From all Moonjune artists, I think Dewa Budjana is one of my favourites. He not only is a gifted guitar player, but he also writes songs that appeal to me because of their fluid melodies and intricate arrangements. And on his new album he surprises with enlisting Marco Minneman on drums, Jordan Rudess on keyboards and the (just as) fabulous Mohini Dey on bass. Also John Frusciante sings on 2 tracks and plays a solo. Other guests are Mike Stern (solo) and Soimah Pancawati (vocal).
Opener Crowded is a bit of a surprise, but of the pleasant kind. A rather rocking track that shows another side. Queen Kanya is a more complex but still melodic gem where Hyang Giri marries East and West in a way that should please both sides too. All musicians also shine in a solo spot here.
Well, actually these musicians not really need a special spot to shine, because their talents are unmistakeable. But where several label mates prefer free form improvisations, with Budjana’s music it always seems to be composed. This gives the music a more clear direction and makes it more easy (for me) to enjoy it. So you try listening to Jung Oman and resist the beautiful playing, fuelled with emotion.
Yes, every of the 7 songs on offer highlights different aspects of the mix of progrock and fusion. With releases like this, Budjana firmly remains high on my favourites list.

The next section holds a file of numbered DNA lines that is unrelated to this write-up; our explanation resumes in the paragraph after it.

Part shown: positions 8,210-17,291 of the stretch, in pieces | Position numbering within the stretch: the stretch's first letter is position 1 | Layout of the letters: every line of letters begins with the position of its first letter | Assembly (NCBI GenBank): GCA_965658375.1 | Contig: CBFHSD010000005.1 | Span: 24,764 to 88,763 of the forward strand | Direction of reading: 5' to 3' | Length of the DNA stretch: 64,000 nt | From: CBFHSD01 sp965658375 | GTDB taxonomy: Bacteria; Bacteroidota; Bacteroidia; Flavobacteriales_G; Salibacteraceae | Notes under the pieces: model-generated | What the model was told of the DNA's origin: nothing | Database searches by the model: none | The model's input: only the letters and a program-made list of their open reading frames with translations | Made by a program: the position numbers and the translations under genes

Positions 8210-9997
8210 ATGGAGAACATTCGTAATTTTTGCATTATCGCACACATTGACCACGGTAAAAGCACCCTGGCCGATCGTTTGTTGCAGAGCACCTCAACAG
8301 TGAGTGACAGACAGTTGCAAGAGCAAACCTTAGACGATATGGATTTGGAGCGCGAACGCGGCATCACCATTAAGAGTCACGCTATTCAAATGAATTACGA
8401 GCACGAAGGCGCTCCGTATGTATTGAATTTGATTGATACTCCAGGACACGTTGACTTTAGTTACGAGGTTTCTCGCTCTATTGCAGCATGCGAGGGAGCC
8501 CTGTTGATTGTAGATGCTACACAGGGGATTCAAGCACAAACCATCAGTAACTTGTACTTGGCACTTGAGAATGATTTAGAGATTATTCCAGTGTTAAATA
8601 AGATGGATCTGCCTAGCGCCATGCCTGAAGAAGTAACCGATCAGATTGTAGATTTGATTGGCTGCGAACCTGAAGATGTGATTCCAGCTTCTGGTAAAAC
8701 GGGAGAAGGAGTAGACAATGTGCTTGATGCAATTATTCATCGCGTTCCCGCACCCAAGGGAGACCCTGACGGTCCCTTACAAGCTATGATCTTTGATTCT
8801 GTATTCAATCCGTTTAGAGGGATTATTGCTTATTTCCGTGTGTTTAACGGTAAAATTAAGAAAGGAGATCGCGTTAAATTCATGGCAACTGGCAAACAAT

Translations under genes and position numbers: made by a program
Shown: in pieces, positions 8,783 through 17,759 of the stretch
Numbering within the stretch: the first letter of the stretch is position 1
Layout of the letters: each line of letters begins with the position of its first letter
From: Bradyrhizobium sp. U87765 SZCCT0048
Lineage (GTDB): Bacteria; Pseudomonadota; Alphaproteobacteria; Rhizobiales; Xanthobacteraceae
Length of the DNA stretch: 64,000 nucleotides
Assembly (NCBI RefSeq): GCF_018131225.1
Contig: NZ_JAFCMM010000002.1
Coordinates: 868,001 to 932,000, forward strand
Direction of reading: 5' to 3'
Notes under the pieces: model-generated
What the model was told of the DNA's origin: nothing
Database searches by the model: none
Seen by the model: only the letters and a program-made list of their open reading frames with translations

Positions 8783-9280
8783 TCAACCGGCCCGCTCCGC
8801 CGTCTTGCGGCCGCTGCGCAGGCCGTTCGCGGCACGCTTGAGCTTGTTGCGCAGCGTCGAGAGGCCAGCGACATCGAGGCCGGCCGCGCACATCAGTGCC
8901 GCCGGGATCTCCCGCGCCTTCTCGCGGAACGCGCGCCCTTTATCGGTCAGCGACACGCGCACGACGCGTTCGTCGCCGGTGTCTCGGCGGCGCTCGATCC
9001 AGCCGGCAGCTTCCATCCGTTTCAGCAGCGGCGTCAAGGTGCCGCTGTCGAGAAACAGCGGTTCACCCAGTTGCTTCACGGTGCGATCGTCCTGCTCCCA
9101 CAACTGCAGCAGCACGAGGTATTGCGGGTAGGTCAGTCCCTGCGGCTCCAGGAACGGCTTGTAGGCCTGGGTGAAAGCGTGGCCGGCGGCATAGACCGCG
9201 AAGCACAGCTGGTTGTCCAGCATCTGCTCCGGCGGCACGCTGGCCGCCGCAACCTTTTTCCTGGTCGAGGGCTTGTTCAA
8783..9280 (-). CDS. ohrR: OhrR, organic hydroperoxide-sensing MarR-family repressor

One of my favourite Moonjune Records artists, Indonesian guitarist Dewa Budjana, has found a new home in Steve Vai’s Favored Nations label. And while I don’t know if that was such an extra inspiration, the result is we now have a 2 disc album on our hands. And looking at the guest musicians list, things must be going well! I mean, Gary Husband, Tony Levin, Jack Dejohnette and Guthrie Govan to name a few. Not bad!
So on the the music. Both disc’s hold 6 songs and clock around 50 minutes. The reason I like Budjana’s music so much is that he always writes great melodies that easily capture your attention. Not something simple as this is mostly instrumental music. Yes some tracks have vocals, but for the larger part they serve as an extra melody instrument. From disc one I totally enjoyed songs 4-6, Suniakala, Dear Yulman and Renangat Langit. These are prime examples of the beautiful music these men are capable of.
Alas the rest of disc one, and most of the music on disc two, is of a more abstract level. The musicianship is of the highest quality (as usual), but the themes are just less obvious and there are tons of improvisations going on. This makes it harder for me to connect to the music. Of course parts here and there are still attracting my attention fairly easy, like in Manhattan Temple and Dedariku, but overall I think I still need to spend more time with the music to let it sink in.